In what seemed like something out of a police state from Nazi Germany or the former Soviet Union, a new report has emerged that in the immediate aftermath of the shutdown, armed park employees placed a number of international tourists in lockdown under armed guard to prevent them from leaving the park.
The incident was reported by the Newburyport Daily News, which related the tale of Pat Vailancourt, who along with others had taken a tour bus to Yellowstone National Park prior to the government shutdown that began on Oct. 1.
The News reported that Vailancourt, one of thousands of people across the country who found themselves in a national park when the shutdown officially went into effect. However, rather than simply being told to leave the park after the shutdown commenced, she, along with other members of her tour group which included senior citizen visitors from Japan, Australia, Canada and the United States were detained and locked in a Yellowstone National Park hotel under armed guard for several hours.
The tour was reportedly treated so harshly by armed park employees that some of the foreign tourists that possessed limited English skills believed they were under arrest.
Vailancourt said when the bus was finally allowed to leave, it was not allowed to halt anywhere along the 2 1/2 hour trip out of the park, including stopping for the private bathrooms that were open along the route.
“We’ve become a country of fear, guns and control,” Vailancourt said. “It was like they brought out the armed forces. Nobody was saying, ‘were sorry,’ it was all like –“ as she clenched her fist and banged it against her forearm.
At the time of the incident Vailancourt was taking part in a nine-day tour of Western parks and sites along with approximately four dozen senior citizen tourists. One of the tour highlights was Yellowstone National Park, which they arrived at just as the shutdown went into effect.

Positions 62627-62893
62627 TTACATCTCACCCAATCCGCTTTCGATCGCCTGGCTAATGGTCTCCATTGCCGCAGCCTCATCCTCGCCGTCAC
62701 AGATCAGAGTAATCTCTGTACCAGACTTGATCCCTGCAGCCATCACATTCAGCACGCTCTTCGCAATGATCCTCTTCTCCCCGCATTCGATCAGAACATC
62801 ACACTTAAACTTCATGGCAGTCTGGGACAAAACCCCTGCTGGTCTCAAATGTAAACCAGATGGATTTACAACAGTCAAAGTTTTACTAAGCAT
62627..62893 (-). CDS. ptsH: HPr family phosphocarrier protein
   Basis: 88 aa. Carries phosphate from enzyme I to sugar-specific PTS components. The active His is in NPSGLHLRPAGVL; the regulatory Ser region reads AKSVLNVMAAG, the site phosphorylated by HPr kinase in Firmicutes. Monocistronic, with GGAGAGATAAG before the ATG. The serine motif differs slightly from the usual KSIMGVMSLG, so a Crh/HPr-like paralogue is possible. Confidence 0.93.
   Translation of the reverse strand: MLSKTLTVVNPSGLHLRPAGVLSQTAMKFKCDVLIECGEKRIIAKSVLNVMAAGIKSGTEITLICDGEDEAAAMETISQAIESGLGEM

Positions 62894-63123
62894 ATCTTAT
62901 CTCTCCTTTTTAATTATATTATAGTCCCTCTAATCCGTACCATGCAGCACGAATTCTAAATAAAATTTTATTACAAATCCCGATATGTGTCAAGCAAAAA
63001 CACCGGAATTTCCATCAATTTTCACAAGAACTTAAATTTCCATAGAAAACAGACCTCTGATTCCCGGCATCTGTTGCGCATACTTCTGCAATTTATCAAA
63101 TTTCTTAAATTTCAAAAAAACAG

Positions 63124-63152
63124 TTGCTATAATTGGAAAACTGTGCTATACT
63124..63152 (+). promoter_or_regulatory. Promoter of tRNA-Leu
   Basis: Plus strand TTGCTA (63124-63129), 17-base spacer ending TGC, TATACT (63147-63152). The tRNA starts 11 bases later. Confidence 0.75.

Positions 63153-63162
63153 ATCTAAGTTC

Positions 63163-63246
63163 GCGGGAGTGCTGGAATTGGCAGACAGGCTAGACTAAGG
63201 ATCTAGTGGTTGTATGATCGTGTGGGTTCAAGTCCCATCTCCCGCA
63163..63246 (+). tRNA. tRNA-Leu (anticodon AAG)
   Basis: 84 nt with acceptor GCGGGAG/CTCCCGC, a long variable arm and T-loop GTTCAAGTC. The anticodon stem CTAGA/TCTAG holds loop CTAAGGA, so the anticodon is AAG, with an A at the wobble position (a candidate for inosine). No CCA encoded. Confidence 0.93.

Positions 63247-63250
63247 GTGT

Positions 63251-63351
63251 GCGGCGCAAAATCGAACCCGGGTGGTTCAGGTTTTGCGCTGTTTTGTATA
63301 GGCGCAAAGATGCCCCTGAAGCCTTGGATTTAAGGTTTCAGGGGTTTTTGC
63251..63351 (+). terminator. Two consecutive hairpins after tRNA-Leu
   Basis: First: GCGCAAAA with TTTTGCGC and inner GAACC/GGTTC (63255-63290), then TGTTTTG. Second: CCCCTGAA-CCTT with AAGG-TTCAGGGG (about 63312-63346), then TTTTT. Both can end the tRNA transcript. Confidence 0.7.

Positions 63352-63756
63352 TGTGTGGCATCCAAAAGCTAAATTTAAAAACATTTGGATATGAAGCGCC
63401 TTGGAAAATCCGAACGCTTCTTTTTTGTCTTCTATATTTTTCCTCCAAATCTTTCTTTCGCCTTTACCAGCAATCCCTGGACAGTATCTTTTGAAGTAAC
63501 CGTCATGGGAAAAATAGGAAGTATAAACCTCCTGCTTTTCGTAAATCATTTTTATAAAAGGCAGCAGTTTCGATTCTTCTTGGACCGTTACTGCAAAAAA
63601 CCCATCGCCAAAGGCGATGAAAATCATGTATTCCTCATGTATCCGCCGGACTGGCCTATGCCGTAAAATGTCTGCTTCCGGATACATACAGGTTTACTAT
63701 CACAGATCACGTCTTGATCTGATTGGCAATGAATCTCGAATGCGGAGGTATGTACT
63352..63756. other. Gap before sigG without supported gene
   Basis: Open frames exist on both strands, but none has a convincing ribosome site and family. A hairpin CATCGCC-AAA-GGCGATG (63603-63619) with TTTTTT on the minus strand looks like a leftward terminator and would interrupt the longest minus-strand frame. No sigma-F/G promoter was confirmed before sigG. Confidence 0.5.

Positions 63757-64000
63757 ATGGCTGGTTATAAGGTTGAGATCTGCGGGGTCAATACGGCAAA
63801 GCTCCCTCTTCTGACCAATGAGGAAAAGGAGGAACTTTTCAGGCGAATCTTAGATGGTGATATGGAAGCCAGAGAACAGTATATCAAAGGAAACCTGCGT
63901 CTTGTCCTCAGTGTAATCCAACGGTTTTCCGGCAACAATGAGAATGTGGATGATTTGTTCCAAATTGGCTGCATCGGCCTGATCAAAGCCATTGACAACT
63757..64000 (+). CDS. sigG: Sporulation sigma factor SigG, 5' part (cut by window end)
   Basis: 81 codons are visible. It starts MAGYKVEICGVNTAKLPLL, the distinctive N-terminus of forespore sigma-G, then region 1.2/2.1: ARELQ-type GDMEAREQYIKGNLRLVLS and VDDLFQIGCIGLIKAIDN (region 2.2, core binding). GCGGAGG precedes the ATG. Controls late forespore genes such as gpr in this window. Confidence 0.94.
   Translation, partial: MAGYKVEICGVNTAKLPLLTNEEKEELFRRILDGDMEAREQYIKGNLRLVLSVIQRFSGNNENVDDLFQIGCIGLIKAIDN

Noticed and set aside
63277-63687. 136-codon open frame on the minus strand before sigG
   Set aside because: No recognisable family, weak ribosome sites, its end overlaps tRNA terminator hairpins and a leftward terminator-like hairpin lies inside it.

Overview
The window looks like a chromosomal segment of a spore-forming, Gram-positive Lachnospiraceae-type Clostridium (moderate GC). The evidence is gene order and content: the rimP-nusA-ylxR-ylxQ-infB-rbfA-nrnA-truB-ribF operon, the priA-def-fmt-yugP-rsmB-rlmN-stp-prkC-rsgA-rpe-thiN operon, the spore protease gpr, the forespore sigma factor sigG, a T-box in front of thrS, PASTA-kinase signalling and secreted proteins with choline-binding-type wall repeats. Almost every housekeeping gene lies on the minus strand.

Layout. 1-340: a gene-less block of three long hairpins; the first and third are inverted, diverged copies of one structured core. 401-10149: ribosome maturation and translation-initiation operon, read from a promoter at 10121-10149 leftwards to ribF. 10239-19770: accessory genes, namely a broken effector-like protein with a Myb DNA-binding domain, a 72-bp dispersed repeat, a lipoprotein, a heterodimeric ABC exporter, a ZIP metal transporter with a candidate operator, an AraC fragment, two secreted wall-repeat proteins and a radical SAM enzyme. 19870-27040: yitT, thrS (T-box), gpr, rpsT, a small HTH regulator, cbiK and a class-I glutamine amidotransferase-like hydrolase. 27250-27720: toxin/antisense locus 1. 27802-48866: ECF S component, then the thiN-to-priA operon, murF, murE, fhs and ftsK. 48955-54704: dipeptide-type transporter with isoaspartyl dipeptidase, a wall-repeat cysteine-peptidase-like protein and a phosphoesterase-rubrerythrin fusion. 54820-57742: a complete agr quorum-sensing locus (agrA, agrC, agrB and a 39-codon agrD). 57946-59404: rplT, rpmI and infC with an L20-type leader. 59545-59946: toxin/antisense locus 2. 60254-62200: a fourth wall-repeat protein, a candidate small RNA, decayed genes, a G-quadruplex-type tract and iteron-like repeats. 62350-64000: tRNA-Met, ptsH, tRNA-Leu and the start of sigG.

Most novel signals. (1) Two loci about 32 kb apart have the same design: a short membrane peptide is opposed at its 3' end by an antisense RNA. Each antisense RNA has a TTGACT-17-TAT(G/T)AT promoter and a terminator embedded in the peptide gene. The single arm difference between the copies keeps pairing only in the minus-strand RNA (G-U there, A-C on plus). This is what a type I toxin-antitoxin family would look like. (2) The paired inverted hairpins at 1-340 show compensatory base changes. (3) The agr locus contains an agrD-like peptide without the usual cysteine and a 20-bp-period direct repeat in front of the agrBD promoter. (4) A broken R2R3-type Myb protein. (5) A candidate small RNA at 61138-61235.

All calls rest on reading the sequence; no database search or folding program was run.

Following the shutdown, Rangers systematically sent visitors out of the park while allowing some groups such as Vailancourt’s which had hotel reservations to stay for two days. However she noted that it was apparent from the start that their stay would not be an amicable one and was apparently done by park officials under protest.
When the bus stopped along the road to observe a large herd of bison that were passing nearby so that seniors could get out to take pictures, an armed park ranger immediately came by in order to get back in the bus saying they couldn’t “recreate.” The News reported that the tour guide, who just a day before had paid a $300 fee to bring the group into the park argued with the guard that the seniors weren’t “recreating,” they were just taking pictures.
After returning to the Old Faithful Inn where they were staying, the seniors were subsequently locked inside the hotel with armed rangers staying at the door. On Oct. 3 they were finally allowed to leave.